So a quick ride needs a fast blog - a flooded field on the Sustrans 51 route - somewhere between Bottisham and Swaffham Bulbeck - the birds enjoy it. I am surprised that the farmer has not tried to drain the area. Actually they probably have or it is way too expensive given the returns they get from farming.


The skies were almost blue and the sun definitely looks bigger when it is setting! I took several pictures here - but there is a problem with taking multiple exposures with plants waving in the foreground - they create very odd shapes in the composite -sort of ghostly blobs.


The fields are already showing signs of plant life - apparently there was a problem with sowing Oil See Rape last year which caused a hit to the yields - so farmers are not wanting to be caught out this year. Mind you I am not sure what is being grown here. I was drawn to the picture by the lines of the plants pointing out towards the edge of the field.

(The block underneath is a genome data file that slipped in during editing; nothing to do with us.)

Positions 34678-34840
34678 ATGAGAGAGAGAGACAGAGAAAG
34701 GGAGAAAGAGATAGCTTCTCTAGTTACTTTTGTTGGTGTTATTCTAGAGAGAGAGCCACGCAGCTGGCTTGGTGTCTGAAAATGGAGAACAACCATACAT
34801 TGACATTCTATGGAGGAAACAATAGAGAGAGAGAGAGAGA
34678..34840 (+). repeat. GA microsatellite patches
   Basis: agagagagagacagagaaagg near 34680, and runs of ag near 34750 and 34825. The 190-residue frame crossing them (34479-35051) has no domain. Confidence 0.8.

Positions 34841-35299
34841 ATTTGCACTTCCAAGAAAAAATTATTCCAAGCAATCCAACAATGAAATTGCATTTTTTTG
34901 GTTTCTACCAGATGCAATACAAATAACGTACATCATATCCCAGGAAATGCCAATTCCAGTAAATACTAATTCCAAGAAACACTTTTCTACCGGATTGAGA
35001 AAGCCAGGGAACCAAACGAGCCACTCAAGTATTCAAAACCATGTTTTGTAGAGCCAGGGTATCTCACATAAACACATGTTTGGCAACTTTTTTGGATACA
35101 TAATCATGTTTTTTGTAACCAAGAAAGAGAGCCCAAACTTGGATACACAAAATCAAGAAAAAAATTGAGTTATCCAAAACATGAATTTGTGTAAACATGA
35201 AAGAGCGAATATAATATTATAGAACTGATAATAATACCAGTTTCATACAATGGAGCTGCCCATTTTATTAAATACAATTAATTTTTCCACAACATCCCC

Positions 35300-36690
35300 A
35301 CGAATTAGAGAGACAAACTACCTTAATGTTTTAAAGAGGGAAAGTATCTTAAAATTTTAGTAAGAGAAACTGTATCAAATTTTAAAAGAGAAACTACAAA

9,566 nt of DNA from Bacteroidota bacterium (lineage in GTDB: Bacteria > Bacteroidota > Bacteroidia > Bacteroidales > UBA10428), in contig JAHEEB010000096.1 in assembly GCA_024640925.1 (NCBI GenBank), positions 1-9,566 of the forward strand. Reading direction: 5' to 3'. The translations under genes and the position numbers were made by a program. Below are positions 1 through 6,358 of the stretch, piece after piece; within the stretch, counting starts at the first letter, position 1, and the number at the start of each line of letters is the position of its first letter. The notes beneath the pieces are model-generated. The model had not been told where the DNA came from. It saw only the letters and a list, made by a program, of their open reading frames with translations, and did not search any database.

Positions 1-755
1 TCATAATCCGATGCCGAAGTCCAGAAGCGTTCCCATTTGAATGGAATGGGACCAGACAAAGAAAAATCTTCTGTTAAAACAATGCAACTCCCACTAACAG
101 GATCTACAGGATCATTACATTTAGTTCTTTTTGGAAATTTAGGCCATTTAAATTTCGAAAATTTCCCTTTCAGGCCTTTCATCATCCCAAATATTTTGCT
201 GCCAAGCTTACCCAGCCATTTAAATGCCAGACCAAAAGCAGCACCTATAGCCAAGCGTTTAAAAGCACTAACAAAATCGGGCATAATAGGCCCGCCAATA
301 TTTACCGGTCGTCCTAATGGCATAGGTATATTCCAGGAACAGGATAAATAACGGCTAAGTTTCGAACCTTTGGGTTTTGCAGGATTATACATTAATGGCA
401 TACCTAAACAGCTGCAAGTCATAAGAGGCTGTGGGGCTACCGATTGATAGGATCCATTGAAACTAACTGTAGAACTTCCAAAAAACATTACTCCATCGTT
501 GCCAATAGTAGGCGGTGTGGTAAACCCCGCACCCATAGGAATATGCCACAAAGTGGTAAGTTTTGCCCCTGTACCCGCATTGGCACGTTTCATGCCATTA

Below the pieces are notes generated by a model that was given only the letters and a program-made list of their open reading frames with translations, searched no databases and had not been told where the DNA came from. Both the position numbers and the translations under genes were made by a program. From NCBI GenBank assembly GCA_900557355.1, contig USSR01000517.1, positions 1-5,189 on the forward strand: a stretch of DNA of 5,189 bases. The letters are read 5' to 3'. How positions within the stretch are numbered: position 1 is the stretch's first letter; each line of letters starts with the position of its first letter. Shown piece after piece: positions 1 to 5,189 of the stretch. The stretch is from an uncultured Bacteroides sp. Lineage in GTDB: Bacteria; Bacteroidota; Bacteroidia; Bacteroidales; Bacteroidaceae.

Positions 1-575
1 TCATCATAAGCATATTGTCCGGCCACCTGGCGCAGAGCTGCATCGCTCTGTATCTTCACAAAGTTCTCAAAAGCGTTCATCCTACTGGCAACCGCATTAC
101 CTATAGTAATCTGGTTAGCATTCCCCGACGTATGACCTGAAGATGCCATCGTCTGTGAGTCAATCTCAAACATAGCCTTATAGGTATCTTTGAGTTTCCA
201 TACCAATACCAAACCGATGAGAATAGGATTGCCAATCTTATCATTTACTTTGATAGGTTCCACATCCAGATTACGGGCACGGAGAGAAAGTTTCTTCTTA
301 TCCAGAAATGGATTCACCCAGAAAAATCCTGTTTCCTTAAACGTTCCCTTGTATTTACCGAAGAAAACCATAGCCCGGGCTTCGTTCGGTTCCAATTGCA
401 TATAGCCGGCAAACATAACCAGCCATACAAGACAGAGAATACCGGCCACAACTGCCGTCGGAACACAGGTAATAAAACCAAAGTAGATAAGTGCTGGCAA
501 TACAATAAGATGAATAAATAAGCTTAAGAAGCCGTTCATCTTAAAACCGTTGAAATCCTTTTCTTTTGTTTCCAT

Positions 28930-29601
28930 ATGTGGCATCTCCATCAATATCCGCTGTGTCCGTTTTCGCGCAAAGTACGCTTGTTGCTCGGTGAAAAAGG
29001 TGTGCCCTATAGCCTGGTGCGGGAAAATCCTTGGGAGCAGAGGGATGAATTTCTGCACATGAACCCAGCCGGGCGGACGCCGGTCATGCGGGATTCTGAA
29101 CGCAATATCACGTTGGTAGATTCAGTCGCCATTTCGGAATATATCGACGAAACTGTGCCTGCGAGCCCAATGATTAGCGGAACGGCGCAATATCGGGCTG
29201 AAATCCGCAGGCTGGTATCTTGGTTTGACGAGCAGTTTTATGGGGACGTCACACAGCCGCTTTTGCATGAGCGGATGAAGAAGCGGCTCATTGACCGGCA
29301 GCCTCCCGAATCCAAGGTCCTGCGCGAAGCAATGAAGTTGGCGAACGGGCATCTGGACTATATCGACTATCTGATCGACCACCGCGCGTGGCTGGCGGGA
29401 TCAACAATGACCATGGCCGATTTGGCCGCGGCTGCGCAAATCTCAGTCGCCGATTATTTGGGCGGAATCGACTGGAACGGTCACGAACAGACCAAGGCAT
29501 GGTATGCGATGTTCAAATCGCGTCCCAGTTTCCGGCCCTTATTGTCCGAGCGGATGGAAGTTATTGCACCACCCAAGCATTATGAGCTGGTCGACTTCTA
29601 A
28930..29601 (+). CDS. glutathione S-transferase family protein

I have mentioned the track through Wicken Fen a few times - well it is still pretty muddy and requires a bit of concentration to cycle through- here it is looking back up towards the cafe/entrance building.


There is still ice on Wicken Lode, it seems to lie in the shade/


By the time I got around to Burwell Lode the sun had pretty much set - but it was still so I tried a few picture (for later HDR-ing) Here is the wide-angle version.


The same aspect but zoomed in a little. There is a small bridge and I used the bridge railings to brace the camera.


The shot repeated but zoomed to the maximum of my camera. The is work on the banks taking place up here as well - the Environment Agency has been busy.


By this time it was too dark and so I was able to scurry on home - despite me stopping to take pictures a faster run than most over the last few weeks.

Wednesday, January 20, 2010

Taking two bikes out in one go on a Gloomy Day